In Singapore, businesses fall within the regulatory purview of the Accounting and Corporate Regulatory Authority (ACRA). There are also certain industry–specific licensing requirements that need to be complied with, before you can start the business.
Business forms structures which may be formed in Singapore:
Exempt Private Company (EPC): Has a maximum of 20 shareholders, none of which may be a corporation (either directly or indirectly). An EPC with annual turnover of up to SGD5m is not required to audit its accounts; audit requirements apply to those with annual turnover above SGD5m. Accounts do not need to be filed with ACRA, although an Exempt Company Certificate declaring the EPC’s solvency status must be submitted. An annual tax return must be filed with both ACRA and the IRAS within one month of the company’s annual general meeting.
Public Company Limited by Shares: A locally incorporated company, with no limit on the maximum number of shareholders. A public company must have the word “Limited” as part of its name. Such companies are often listed on a stock exchange and raise capital by issuing shares and debentures. The company must register a prospectus with the Monetary Authority of Singapore before making public offers of shares and debentures. The company must register with ACRA. Accounts must be audited annually and filed with ACRA. An annual tax return must also be filed with both ACRA and the IRAS within one month of the company’s annual general meeting.
Company Limited by Guarantee: These companies carry out non-profit-making activities for the public or national interest. It has no share capital, and therefore usually consists of members rather than shareholders. The company must register with ACRA. Accounts must be audited annually and filed with ACRA. An annual tax return must also be filed with both ACRA and the IRAS within one month of the company’s annual general meeting.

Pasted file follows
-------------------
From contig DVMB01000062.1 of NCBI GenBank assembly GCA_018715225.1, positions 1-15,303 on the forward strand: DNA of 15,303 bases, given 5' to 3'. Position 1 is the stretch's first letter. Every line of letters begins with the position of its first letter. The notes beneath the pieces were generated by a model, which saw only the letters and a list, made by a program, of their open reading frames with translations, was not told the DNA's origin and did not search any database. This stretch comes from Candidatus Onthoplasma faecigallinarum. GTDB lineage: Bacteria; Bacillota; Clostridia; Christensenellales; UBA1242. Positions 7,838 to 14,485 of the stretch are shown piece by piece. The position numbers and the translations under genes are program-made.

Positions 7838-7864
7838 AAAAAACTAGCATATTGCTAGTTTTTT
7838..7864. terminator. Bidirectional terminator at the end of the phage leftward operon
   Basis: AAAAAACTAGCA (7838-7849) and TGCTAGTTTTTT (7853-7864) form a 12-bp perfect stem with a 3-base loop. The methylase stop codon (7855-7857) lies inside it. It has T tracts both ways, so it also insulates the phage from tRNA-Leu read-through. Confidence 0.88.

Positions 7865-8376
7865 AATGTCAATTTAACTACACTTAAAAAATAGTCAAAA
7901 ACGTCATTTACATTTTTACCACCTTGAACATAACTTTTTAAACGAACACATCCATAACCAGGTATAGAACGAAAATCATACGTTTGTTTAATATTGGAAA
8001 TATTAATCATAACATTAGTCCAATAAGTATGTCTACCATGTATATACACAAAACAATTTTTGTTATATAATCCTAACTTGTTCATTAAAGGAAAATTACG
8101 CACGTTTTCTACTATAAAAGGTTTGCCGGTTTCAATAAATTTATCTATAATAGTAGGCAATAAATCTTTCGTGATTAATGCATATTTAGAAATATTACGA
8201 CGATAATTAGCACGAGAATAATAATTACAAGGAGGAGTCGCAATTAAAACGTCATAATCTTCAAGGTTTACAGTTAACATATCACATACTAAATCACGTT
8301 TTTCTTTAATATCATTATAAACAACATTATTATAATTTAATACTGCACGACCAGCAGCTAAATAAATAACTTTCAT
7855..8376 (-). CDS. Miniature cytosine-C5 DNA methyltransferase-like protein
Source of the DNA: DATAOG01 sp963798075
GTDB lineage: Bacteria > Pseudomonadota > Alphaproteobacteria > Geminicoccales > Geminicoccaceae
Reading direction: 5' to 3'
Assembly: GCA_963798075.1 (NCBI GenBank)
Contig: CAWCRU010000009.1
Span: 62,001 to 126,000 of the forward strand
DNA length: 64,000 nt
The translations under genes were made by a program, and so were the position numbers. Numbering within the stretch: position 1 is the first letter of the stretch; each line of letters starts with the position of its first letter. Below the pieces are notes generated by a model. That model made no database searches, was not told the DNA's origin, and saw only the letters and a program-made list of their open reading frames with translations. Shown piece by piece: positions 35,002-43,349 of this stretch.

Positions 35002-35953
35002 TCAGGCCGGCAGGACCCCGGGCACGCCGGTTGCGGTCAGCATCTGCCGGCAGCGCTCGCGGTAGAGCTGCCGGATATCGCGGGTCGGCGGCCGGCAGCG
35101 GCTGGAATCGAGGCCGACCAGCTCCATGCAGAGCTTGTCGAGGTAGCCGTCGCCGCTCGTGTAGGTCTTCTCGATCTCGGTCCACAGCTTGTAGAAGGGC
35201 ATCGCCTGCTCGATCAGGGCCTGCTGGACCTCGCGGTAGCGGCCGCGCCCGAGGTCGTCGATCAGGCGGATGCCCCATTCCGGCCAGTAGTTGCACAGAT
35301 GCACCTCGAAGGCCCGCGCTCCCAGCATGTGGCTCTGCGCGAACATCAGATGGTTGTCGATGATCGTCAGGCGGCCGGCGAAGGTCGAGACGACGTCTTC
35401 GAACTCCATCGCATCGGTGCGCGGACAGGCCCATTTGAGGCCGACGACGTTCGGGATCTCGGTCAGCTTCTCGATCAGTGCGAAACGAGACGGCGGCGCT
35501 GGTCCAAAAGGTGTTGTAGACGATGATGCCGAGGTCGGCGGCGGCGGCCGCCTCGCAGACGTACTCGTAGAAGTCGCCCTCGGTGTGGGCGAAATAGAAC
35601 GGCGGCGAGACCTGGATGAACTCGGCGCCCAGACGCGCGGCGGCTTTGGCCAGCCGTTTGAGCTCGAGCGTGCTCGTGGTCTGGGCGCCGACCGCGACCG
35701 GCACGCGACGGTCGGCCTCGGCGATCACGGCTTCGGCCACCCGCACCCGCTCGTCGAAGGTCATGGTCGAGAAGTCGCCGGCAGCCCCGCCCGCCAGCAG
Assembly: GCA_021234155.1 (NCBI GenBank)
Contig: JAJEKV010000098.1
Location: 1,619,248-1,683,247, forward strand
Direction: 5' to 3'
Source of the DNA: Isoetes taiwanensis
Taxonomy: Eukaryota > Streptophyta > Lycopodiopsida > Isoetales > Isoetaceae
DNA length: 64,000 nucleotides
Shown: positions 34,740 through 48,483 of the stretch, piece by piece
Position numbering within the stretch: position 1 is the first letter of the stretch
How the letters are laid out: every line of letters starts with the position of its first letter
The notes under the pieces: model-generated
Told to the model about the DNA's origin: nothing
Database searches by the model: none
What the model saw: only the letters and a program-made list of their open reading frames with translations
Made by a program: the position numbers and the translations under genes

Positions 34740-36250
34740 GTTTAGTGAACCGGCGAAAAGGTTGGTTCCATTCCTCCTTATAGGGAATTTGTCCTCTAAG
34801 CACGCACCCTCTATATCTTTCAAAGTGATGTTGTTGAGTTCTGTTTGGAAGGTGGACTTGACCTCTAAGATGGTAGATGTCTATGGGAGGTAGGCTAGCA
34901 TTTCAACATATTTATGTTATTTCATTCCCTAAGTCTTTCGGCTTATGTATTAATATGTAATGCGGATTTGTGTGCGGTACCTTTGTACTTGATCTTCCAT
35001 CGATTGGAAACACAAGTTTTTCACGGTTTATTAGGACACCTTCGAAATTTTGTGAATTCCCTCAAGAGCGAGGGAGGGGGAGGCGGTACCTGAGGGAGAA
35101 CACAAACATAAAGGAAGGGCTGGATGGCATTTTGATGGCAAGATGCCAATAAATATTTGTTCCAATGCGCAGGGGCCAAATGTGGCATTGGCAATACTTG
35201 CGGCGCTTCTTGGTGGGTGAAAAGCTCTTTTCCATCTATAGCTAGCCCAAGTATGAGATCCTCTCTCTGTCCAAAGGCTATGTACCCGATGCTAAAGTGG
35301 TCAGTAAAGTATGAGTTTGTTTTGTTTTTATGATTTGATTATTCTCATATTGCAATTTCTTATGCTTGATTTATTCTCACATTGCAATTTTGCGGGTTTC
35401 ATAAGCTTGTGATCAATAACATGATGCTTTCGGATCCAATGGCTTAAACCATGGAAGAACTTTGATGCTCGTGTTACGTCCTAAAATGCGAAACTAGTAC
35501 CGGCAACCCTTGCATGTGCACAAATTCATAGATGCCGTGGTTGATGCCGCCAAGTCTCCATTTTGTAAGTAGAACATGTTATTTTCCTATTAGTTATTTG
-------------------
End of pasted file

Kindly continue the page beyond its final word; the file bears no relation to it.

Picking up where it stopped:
Sole Proprietorship: A Sole Proprietorship is the simplest form of business entity with only one owner who is the decisive authority and responsible for all assets and liabilities belonging to the business. Singapore citizens or permanent residents; holders of Employment Pass, EntrePass or Dependant’s Pass may register a Sole Proprietorship. Foreign individuals and companies may also register a Sole Proprietorship but must appoint a Singapore resident manager. The Sole Proprietor must register with ACRA.
General Partnership: A General Partnership must consist of between two and 20 partners. If the number of partners exceeds 20, the business must register as a company. Each partner is liable for the debts and obligations of the partnership, and can be held responsible for the other partners’ actions. A General Partnership must register with ACRA.
Limited Partnership: A Limited Partnership consists of at least two partners, with at least one general partner, who is responsible for the actions, debts and obligations of the partnership, and at least one limited partner, who is liable only to the extent of his or her agreed contribution. The partnership must register with ACRA.
Limited Liability Partnership: A Limited Liability Partnership has separate legal identity much like a Private Company Limited by Shares, whereby the partners are not liable for the partnership’s debt. However, a partner may be held personally liable for losses resulting from his or her wrongful act or omission; but, unlike in a General Partnership, a partner cannot be held liable for the wrongful act or omission of another partner. Limited Liability Partnerships must register with ACRA.
Business Trust: A Business Trust operates a business enterprise, but is created by a trust deed. A trustee manager holds legal title to the Business Trust’s assets, and manages them on behalf of the unit-holders, who hold the beneficial interest in the assets. This entity is particularly useful for businesses with large capital outlays, such as those in property or shipping. Distributions can be paid to unit-holders out of operating cashflows (and not from profits, as for companies in relation to dividend payments). If units in the Business Trust are to be offered to the public, the trust must register with the Monetary Authority of Singapore.
Given the basic details mentioned above, you should have gained a general idea on the advantages and disadvantages of starting a Singapore company. Browse through the rest of the content on our site and find out more on how to start a Singapore company.
If you still unsure and need more clarification, contact us at email@example.com. When you contact Rikvin, you will speak directly to a member of our Business Advisory Team, who will be happy to assist you in your quires.